In this case, the elephant is the room. There can be few enormous subjects more often dodged than the space we occupy on the surface of the earth. Land ownership - its many modes, its distribution, its history - is the great ignored in politics today, gingerly taken up if at all and quickly put down again in favour of more fashionable topics: capitalism, urbanisation, democracy, industrialisation, the role of the state. The question 'Who owns the land?' has a musty aroma to it.
London Review of Books: Ferdinand Mount - reviewing Owning The Earth by Andro Linklater.
... The ownership of land is the great fundamental fact which ultimately determines the social, the political and consequently the intellectual and moral condition of a people.
Henry George: Progress and Poverty 1879
Puts into context a prayer that was commissioned to be declared across the country in 1553. When questions were being asked yet again concerning the worrying trend of exclusive land ownership by a select minority, faith was not silent.
... the earth is thine, O Lord, and all that is contained therein; we heartily pray thee to send thy Holy Spirit into the hearts of them that posses the grounds, pastures and dwelling places of the earth that they, remembering themselves to be Thy tenants, may not rack and stretch out the rents of their houses and lands, nor yet take unreasonable fines and incomes after the manner of covetous worldlings.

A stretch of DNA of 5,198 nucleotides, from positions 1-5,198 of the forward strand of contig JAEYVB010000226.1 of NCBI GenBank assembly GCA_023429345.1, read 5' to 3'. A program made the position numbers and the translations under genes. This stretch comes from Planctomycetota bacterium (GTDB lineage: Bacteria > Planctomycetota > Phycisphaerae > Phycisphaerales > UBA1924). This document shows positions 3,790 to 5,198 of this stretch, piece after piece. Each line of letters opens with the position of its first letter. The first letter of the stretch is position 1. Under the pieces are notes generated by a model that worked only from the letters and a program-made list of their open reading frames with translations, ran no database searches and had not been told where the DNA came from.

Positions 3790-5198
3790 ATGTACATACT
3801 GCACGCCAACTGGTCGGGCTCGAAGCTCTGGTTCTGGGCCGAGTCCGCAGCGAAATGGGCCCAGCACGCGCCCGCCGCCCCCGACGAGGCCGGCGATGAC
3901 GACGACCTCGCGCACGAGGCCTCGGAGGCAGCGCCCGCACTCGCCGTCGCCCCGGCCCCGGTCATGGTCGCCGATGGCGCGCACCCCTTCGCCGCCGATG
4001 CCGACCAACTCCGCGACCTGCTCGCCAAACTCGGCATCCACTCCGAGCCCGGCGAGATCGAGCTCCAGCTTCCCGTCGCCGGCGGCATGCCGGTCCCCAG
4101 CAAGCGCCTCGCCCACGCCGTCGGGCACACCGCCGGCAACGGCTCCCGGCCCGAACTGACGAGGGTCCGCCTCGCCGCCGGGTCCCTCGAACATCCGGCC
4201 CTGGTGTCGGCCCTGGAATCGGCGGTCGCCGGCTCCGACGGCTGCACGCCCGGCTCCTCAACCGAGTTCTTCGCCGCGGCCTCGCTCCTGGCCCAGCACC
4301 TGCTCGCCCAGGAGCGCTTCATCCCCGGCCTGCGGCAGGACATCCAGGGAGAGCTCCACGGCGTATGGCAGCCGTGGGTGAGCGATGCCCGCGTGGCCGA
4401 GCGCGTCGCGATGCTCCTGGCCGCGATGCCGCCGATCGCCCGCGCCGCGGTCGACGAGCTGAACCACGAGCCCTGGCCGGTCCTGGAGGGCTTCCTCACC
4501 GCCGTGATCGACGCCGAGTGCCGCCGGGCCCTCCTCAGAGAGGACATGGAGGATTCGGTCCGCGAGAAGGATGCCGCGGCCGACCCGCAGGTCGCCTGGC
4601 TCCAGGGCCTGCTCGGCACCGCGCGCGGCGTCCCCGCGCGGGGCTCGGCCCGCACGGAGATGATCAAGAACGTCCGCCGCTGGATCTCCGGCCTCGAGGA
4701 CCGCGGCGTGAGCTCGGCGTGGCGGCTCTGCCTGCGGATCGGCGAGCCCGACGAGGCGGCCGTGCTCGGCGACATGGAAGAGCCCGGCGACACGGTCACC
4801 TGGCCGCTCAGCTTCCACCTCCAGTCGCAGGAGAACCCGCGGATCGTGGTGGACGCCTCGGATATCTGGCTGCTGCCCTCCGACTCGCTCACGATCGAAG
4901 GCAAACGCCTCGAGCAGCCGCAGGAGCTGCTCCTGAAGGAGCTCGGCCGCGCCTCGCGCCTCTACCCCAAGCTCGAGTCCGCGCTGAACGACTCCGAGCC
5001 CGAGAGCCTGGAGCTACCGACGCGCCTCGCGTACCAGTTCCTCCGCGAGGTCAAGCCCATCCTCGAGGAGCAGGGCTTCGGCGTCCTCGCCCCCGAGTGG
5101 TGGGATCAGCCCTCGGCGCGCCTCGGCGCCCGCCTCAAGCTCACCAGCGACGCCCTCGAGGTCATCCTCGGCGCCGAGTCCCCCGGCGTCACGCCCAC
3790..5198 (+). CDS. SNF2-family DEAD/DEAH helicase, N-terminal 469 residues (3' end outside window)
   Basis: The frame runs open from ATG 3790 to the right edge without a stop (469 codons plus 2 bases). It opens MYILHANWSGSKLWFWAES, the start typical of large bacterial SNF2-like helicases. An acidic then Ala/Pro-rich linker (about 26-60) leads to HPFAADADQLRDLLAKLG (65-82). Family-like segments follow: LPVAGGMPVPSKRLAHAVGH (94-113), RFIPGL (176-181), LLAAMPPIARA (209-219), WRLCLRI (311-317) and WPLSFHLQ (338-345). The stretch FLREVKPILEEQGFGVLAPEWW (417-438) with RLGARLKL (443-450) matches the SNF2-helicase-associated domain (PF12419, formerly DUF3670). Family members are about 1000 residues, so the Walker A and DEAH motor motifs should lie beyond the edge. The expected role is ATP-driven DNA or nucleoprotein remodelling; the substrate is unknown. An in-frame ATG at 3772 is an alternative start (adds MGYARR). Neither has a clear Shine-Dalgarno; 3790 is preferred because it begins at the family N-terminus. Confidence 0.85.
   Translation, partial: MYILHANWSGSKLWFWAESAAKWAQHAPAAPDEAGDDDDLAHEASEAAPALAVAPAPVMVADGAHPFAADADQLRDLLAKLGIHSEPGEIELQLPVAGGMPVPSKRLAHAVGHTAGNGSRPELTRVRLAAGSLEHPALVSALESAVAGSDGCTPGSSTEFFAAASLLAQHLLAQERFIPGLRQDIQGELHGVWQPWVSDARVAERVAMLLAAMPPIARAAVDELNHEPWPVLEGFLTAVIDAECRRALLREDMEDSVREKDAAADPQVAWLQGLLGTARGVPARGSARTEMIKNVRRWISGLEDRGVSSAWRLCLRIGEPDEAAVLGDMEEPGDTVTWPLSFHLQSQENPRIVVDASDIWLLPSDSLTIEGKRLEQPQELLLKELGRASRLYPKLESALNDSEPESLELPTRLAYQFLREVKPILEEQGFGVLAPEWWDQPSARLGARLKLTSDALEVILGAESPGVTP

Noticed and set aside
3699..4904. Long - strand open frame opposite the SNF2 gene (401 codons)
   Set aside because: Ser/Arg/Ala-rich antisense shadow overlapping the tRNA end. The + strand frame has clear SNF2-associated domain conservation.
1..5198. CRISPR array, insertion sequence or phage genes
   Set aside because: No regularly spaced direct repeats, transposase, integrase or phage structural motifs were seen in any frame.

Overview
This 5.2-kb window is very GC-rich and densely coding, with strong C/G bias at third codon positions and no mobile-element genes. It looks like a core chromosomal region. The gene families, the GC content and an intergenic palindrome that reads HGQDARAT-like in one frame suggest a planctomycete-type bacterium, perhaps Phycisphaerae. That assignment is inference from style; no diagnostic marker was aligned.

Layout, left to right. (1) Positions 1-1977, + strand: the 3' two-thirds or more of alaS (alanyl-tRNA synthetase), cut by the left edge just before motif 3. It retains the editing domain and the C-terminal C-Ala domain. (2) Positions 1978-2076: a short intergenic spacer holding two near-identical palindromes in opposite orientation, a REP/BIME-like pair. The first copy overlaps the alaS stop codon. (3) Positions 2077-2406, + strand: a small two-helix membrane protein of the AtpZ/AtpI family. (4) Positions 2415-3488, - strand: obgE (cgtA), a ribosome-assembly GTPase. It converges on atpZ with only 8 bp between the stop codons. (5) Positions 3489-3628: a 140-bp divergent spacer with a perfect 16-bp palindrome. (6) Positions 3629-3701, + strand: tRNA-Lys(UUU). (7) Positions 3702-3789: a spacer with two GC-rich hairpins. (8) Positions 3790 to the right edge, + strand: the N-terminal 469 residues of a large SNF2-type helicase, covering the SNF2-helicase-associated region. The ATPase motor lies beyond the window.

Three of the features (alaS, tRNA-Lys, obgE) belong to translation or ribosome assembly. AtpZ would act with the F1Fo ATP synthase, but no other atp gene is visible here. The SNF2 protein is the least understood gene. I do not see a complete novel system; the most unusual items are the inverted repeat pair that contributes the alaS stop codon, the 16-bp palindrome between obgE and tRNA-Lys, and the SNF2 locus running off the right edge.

revised 1553 Book of Common Prayer
Although the people who penned this prayer resided within a space that sometimes operated contrary to those words, it echoed a growing dissent that would eventually lead to revolt. The protest in the 17th century failed, Paradise Lost as Milton described it in his political commentary. Yet the questions never went away.
Today our approach to the land has come up short, and the questions that remain are increasingly encroaching into our private lives. Refusing to apologise and stubbornly remaining, many times without invitation. From food produce and distribution, local and international economy, housing and education, to the examination of what it means to truly live. Land is one of the connecting factors that demands a re-imagination.
It is the elephant in the room that cannot be ignored... an elephant that is the very castle we have so proudly and selfishly built.